As we were seated in the warm, cramped space (every ticket sold!), a gent sporting a fine beard and steel guitar (Mike Dr Blue), alongside a man with a keyboard on shoulder-strap (this would be Roy Hutchins, narrator), tinkled out some tunes. This was to form the background (and sometime foreground) music for the show.

Once the show started in earnest, we were thrown in at the deep end, as Mr Hutchins launched into a tirade of how poetry has changed the world, forming rebellions, toppling dictators and freeing the oppressed. The three other figures on stage were Jonny Fluffypunk, Sameena Zehra (a veteran of the Delhi AIDS awareness campaigns) and Selina Nwulu (daughter of Nigerian refugees who fled their civil war). They counterpointed Hutchins’ speech with numerous diverse quotes, including Maya Angelou, Martin Luther King, William Blake and Gill Scott Heron, to name but a few, echoing them in triplicate, giving weight to the words.

Shelly’s Masque of Anarchy, as recited by Ghandi while he stood peacefully against the the British troops, rang out through the small space to remind us of what all dictators and oppressors fear: our numbers!

“Rise, like lions after slumber
In un-vanquishable number!
Shake your chains to earth like dew
Which in sleep had fallen on you:
Ye are many—they are few!
Ye are many—they are few!
YA ARE MANY! – THEY ARE FEW!

It ran on in this vein, building a picture of the power of poetry, and how it has been used since time immemorial to embrace the suffering of the dispossessed, clarifying their feelings, expressing them eloquently, and as a clarion-call to action.

Another world is not only possible, She is on her way. On a quiet day,I can hear her breathing. Arundhati Roy

The interval came as no small relief! The heady atmosphere of rebellion was building up, and my chest was tight with emotions. The plight of those who had gone before us had been highlighted; the suffering and subjugation dating back even to Sumerian times. But also, as Jonny’s voice echoed the inscription on Ozymandias‘s statue, that no power can last. Even the King of Kings can be brought low.

We filed back in after the intermission, wary, yet hopeful, of what was to follow.

We were not to be disappointed! With the lights still low, a  local choir stood and performed a very heartfelt “Bread and Roses”. The cool evening breeze, so recently to refresh us, suddenly seemed so far away, as we were transported back to the Massachusetts textile strike, 1912, and the lines of women marching (to avoid a recent No Loitering law!) by the factory gates, demanding not only decent wages (bread), but respect, and dignified conditions (roses).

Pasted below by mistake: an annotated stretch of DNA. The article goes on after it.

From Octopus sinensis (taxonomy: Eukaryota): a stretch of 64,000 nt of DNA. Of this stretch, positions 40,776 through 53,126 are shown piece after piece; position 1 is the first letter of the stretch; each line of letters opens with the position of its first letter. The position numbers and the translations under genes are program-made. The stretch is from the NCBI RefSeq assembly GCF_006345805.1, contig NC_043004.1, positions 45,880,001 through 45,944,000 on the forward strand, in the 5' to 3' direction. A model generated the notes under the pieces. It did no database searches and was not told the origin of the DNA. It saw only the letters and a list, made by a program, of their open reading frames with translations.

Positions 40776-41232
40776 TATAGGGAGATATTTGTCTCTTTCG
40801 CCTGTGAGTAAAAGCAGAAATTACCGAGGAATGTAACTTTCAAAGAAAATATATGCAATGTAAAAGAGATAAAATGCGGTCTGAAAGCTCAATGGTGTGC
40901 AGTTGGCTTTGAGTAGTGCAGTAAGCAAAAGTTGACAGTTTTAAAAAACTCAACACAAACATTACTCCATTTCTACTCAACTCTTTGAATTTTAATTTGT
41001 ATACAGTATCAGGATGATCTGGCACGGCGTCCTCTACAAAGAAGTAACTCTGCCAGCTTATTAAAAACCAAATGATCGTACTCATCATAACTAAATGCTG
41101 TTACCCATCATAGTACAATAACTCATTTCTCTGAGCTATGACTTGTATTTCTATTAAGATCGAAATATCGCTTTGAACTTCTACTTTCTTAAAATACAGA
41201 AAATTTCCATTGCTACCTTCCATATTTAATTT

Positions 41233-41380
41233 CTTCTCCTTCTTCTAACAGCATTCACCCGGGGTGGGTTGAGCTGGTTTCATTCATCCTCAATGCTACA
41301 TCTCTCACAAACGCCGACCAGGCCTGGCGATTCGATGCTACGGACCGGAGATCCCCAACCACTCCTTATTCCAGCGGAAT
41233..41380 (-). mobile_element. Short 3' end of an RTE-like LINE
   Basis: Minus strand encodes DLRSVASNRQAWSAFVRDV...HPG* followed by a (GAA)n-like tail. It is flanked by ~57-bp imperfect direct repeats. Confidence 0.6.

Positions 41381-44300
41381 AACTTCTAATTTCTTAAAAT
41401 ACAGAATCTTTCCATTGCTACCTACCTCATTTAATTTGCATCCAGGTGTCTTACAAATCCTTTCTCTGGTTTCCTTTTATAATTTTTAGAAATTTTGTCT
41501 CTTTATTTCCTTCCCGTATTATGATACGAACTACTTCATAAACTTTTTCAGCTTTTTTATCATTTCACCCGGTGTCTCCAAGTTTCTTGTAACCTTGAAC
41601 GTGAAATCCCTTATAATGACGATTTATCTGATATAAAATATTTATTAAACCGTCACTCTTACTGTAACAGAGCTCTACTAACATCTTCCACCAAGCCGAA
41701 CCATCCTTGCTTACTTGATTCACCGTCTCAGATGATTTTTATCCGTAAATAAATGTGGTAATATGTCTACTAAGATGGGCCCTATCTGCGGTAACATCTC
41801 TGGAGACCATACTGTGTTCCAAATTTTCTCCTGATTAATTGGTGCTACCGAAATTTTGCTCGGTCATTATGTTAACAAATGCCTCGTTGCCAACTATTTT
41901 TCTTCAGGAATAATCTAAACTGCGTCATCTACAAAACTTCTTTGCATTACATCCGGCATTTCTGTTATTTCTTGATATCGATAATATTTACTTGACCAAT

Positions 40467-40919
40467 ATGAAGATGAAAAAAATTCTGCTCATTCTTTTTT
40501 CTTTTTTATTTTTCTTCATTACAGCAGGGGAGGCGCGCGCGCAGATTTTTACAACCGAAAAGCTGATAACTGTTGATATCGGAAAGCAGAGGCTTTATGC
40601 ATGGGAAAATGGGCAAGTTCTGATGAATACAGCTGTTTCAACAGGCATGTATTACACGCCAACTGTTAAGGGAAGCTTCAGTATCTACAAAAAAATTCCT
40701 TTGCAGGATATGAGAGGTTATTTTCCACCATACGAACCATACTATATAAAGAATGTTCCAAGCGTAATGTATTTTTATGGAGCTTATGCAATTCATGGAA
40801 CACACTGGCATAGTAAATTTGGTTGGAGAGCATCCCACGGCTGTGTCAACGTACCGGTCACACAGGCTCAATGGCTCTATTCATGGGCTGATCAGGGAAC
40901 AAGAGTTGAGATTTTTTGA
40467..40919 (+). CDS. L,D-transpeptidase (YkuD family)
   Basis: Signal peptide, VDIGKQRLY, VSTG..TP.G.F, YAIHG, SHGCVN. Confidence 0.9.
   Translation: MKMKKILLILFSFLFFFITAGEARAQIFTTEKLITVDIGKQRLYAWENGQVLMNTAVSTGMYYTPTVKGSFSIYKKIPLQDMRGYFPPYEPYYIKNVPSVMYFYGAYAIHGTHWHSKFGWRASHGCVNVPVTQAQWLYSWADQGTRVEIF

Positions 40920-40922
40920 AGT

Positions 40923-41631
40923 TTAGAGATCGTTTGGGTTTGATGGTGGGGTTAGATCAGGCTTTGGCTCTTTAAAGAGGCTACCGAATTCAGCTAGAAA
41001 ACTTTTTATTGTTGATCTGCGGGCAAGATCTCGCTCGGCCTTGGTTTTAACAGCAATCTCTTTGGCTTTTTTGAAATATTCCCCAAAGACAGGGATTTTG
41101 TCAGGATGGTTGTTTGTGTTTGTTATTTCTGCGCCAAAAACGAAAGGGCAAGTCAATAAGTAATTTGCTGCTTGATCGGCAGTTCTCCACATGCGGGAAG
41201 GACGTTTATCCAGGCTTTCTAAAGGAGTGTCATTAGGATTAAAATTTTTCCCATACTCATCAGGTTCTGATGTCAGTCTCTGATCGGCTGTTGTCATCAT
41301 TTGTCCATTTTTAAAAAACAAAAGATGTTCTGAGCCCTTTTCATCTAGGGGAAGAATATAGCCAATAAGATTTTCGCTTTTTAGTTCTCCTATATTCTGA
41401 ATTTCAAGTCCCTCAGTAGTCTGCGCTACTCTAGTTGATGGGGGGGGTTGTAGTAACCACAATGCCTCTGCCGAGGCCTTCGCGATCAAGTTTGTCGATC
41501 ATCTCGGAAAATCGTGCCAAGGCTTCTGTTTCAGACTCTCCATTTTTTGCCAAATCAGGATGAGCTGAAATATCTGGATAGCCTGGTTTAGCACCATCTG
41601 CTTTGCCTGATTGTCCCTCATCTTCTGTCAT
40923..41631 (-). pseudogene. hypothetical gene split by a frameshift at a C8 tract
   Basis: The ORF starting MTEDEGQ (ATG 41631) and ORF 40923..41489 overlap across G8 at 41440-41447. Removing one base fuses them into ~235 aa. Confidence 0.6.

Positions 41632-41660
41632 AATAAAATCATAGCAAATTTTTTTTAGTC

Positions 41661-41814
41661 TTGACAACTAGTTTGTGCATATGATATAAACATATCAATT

And more was to come!

The first time I heard it, I didn’t really get “The Revolution Will Not Be Televised”. How could I? A naive young white boy full of hope and ambition, stretching out on my own, but with a secure safety net in place. Now, many years later, to  hear it recited by The Poetry Army, I felt I finally understood something about what it was about.

I still don’t ‘get’ “Still I Rise”, but I can see some of what it means, and to hear it in choral form set my  heart racing.

From the Peasant’s Revolt (1381), through to Occupy Wall Street (ongoing), featuring Women’s Liberation, American slavery (Billie Holiday’s “Strange Fruit” was particularly harrowing), Vietnam (we had a good sing-a-long to Country Joe McDonald), General Pinochet’s brutal regime, and many more, we were taken through a history of Words overcoming Oppressors.

So if you, like Roddy Doyle, think that “Poetry was School. All poetry could fuck off”, why not take a moment to think on where poetry was not School, and firmly refused to fuck off, even the the face of the worst violence and oppression. Poetry that changed the world. Undermined dictators, unified protesters and brought the spotlight of the world onto injustices.

“Poetry can seriously f*ck off authority figures. It gets under the skin of those whose brains have been made rigid by power.”

Poetry Can Fuck Off!

Geocaching. How to Spot Art Without Really Trying (WARNING: Spoilers)

So, Lucretia talked me into joining her to find a local GeoCache. For those, like me, who have not encountered GeoCaching, it is like a Treasure Trail, following clues to find the Prize. Except there is no real prize, apart from knowing you succeeded. Now this may not sound too much fun, but the trails are often interesting, it gets you out in the fresh air, and the puzzles can be tricky.

The chosen trail is a Pictorial one, meaning we are given some images as clues, and must work out the GPS Co-ordinates from a set of puzzles. To help us along, we have a rough route-map, showing the direction we should be looking for each clue.

WARNING: The rest of this post contains SPOILERS about the route, clues, cache positions and all such sensitive data.

Read on at your own peril!